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Nhs (Industrial Action)

Volume 126: debated on Monday 1 February 1988

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4.22 pm

I beg to ask leave to move the Adjournment of the House, under Standing Order No. 20, for the purpose of discussing a specific and important matter that should have urgent consideration, namely,

"Today's industrial action in the Health Service"
Quite candidly, there can be few applications under Standing Order No. 20 as clear-cut as this one. I have three minutes to convince you, Mr. Speaker, to make a simple decision. Which is more urgent and important—today's debate on the Licensing Bill, which will allow pubs to open for a couple of hours longer, or the reasons why tens of thousands of health workers in London, Coventry and throughout the country are on strike today?

The background to this escalating dispute is the massive £1,500 million of cumulative underfunding of the Health Service. The Chancellor would prefer that money to be used for tax cuts to the rich instead of providing guarantees of heart operations for the 100 bairns in the west midlands who are desperately waiting for them. It could be used for providing equipment that is now bought through raffles and jumble sales, or to give health workers a wage on which they can live, instead of the contemptuous 3 per cent. that the Government believe they can get away with, or to reopen wards and hospitals that have been closed by a Cabinet that has no idea about the NHS. Even the Secretary of State for Social Services went into a private hospital at £1,000 a week.

The Secretary of State this morning attended a conference in the Connaught rooms but paused for a few seconds inside the opulent entrance hall sharply to criticise the nurses in front of television cameras. However, he refused my request to meet nurses in uniform from Guy's hospital who were waiting outside and say the same things to their faces that he was prepared to say about them to the media.

In contrast, Opposition Members have spent most of the past eight hours visiting hospitals and talking to health workers. It is clear that it will not be long before the anger of working people boils over. The Daily Telegraph today reveals that 79 per cent. of voters support today's strike. When asked about the Prime Minister's statement that nurses were deliberately hitting at patients, 67 per cent. of Tory voters sided with the nurses and not with the Prime Minister. Workers throughout the country know that petitions, lobbies and arguments have never impressed the Cabinet. The only answer is action. In growing numbers, they realise that it is not the responsibility of health workers to take action to defend our NHS. It is the responsibility of all workers. That is why there are increasing calls on the TUC to turn Budget day into a one-day general strike to defend the Health Service.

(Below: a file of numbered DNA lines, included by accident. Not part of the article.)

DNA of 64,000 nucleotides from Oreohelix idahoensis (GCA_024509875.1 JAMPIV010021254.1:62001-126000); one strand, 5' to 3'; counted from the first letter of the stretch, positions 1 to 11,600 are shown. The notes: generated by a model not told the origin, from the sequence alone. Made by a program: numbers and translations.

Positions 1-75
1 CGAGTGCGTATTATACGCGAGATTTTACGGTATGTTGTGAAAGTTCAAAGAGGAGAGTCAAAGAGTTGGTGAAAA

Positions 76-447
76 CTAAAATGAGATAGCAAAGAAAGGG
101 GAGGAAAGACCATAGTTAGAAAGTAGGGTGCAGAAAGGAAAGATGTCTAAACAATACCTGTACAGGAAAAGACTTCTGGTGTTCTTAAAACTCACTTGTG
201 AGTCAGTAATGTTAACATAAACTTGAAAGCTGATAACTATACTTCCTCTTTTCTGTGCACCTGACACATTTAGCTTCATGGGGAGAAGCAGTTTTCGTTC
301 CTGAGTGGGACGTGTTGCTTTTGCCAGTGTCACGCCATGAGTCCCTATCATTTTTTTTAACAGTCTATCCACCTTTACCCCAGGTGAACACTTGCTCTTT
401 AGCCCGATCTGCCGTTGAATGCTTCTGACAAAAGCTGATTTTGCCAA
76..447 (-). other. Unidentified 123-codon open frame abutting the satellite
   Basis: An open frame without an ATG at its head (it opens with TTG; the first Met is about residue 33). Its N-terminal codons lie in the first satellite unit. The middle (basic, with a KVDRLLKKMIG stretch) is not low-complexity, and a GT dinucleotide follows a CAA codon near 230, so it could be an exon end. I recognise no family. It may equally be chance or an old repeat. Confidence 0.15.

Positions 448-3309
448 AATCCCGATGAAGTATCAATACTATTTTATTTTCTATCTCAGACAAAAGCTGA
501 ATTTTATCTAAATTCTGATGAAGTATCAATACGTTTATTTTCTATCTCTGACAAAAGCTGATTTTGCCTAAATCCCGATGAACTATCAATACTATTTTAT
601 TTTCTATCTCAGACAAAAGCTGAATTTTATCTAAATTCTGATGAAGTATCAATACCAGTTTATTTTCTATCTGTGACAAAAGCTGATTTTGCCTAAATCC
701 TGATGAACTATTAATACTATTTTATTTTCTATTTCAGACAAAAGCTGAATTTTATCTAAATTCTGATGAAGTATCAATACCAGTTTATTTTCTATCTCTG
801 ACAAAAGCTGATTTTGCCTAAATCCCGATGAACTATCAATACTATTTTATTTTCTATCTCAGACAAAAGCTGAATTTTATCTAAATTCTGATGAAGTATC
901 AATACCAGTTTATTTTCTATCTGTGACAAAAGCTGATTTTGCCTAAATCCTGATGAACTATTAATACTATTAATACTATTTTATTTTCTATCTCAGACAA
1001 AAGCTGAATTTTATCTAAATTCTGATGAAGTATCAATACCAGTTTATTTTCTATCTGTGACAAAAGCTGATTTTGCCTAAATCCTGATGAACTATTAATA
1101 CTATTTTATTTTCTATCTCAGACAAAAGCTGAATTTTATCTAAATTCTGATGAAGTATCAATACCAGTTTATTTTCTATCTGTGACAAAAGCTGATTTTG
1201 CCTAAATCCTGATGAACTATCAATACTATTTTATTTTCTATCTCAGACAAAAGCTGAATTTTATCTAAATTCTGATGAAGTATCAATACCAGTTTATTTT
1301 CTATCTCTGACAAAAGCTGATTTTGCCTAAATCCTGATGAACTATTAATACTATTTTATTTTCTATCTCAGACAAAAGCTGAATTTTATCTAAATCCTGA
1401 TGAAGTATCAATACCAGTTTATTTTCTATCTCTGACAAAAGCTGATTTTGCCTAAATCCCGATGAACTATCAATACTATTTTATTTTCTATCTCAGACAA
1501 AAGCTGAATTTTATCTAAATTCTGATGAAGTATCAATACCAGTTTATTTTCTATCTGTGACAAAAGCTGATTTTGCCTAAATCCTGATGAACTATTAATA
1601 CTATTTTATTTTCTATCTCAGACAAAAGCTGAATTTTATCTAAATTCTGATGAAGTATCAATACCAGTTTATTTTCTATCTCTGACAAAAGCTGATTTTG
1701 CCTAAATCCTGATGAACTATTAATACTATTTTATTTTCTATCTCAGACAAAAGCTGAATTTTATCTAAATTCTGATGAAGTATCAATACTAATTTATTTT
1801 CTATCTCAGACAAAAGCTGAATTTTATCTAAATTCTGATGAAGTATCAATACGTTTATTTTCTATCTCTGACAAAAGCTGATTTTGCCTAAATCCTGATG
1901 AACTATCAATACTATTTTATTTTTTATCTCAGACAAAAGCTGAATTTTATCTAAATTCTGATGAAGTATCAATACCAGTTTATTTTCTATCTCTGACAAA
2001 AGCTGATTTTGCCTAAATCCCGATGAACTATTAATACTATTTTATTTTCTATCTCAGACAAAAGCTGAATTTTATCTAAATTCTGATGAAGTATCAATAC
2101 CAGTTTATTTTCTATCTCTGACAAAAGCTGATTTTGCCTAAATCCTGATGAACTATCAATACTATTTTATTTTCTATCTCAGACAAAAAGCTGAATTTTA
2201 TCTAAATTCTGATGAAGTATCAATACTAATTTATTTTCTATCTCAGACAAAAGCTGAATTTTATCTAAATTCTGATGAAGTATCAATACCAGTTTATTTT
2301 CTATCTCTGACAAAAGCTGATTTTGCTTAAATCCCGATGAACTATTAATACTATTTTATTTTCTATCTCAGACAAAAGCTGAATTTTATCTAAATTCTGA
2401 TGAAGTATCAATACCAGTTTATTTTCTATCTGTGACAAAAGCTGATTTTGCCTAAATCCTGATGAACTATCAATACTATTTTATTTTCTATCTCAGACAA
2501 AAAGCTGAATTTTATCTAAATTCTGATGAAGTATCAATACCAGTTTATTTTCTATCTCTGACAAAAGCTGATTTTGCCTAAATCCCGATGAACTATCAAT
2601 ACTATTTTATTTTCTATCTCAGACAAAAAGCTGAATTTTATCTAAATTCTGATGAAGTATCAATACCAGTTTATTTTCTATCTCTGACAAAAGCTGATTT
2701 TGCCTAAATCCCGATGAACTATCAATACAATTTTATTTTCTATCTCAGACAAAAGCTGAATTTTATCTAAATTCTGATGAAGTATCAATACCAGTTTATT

If the House does not debate this crucial issue but instead spends the rest of the afternoon discussing pub opening hours, Parliament will be seen to be increasingly irrelevant and the support for national industrial action will grow. I urge you, Mr. Speaker, to accept this application.

The hon. Member for Coventry, Soul h-East (Mr. Nellist) seeks to move the Adjournment of the House, under Standing Order No. 20, for the purpose of discussing a specific and important matter, that he believes should have urgent consideration, namely,

"today's industrial action in the National Health service."
Again, I have listened with great care to what the hon. Member has said, but I must have regard to the criteria of the Standing Order. I regret that I do not consider the matter that he has raised as being appropriate for discussion under Standing Order No. 20. I cannot therefore submit his application to the House.